The regulations governing mandatory distributions were changed back in 1997 by increasing the threshold from $3,500 to $5,000. In addition, it now appears that there is no "grandfathering" of crossing the threshold (i.e., if your account was above $5,000 but has dipped below the line, the employer still has the right to pay you out without your consent). Note that most plans right now have not yet made amendments adding this language (will be added this year when these plans are restated for several recent pension acts), so if you ask to see the document or refer to your SPD, you won't find this yet. Your former employer is NOT trying to pull a fast one on you, just the vagaries of operating plans in a constantly changing legislative environment.However, you are no longer working for this employer. Why don't you set up a rollover IRA to receive the distribution. This will give you added choices in investments and more control of your money. You also have the option to have the money rolled into your new employer's plan. Some plans may require that you be a participant before having the ability to roll funds in (depends on the document). In this case, set up a rollover IRA account to hold the funds (referred to as a conduit IRA) until such time as you can roll the funds to the new plan. Important point if you follow this course: the conduit IRA can only hold monies eligible for rollover. If you have a present IRA (not a Roth) which you have contributed to personally in the past, DON'T put the money in the existing account (no adverse tax consequences, but you lose the ability to move the money back to a qualified plan). Instead, establish a new account.Hope this is of help.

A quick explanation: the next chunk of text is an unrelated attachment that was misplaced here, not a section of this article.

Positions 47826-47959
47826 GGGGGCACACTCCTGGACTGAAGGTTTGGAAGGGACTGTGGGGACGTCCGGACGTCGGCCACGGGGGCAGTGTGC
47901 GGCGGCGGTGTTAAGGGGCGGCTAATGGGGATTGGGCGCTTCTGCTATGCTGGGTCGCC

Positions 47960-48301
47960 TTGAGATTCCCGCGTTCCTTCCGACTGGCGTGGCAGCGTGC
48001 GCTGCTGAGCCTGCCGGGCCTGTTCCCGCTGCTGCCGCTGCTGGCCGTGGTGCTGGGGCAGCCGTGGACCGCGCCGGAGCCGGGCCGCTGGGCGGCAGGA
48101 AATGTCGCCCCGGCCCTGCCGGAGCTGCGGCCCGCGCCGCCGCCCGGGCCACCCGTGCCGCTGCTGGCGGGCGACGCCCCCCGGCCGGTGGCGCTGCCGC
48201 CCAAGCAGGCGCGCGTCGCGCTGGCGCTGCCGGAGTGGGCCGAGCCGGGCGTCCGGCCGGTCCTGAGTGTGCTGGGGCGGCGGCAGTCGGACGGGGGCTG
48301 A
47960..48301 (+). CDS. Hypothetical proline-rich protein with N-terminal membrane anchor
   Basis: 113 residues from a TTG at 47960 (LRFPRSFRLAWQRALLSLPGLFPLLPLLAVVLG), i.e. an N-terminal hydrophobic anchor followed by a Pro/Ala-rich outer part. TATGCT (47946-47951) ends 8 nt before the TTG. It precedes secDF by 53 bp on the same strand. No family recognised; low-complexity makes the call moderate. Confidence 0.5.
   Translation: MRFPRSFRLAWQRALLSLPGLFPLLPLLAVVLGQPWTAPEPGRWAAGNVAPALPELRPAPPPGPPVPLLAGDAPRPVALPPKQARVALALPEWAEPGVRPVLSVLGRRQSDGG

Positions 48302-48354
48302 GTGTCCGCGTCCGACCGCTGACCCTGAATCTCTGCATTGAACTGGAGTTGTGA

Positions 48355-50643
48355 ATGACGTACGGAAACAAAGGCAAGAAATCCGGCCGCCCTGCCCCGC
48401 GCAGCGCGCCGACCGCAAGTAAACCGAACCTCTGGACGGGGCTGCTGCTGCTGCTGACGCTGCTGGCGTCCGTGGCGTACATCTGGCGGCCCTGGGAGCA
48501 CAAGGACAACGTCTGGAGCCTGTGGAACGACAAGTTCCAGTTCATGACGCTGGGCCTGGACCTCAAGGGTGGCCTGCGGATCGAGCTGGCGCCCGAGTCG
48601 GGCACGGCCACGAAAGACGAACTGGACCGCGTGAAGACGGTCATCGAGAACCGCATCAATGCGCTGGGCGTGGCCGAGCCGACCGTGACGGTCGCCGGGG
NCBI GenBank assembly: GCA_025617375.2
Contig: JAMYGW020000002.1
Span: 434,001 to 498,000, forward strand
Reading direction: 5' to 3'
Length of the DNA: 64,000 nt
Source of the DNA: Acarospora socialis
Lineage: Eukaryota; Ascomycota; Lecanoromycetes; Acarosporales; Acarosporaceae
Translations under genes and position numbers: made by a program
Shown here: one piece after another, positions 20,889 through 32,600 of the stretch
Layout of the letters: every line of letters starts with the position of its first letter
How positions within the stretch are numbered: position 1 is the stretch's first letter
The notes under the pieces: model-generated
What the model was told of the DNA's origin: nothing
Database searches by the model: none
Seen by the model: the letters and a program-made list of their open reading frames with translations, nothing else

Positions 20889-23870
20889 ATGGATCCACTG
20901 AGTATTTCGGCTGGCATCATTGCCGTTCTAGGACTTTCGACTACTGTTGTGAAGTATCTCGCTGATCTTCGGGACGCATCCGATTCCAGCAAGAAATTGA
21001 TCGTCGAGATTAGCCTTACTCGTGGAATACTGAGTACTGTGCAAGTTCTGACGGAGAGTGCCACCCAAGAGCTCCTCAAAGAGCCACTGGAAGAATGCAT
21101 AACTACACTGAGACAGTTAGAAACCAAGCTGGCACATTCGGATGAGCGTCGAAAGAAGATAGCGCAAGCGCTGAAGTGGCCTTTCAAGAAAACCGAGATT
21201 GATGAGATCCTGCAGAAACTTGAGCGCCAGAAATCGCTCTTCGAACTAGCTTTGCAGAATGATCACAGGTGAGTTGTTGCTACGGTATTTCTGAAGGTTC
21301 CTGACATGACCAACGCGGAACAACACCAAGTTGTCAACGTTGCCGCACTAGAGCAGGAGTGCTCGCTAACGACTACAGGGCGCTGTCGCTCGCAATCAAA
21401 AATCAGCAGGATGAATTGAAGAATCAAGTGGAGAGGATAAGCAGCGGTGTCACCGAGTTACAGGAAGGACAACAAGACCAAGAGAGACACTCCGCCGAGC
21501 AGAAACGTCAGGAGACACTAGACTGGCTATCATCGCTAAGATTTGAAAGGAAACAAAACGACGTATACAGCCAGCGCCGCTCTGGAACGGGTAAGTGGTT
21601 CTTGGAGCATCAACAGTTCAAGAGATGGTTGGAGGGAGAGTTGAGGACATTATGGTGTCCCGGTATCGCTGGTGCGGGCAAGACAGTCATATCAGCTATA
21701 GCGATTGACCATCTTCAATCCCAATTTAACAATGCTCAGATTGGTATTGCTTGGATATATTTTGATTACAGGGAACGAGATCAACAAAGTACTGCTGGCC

Best Of |
Favorites & Replies |
Start a New Board |
My Fool |
BATS data provided in real-time. NYSE, NASDAQ and NYSEMKT data de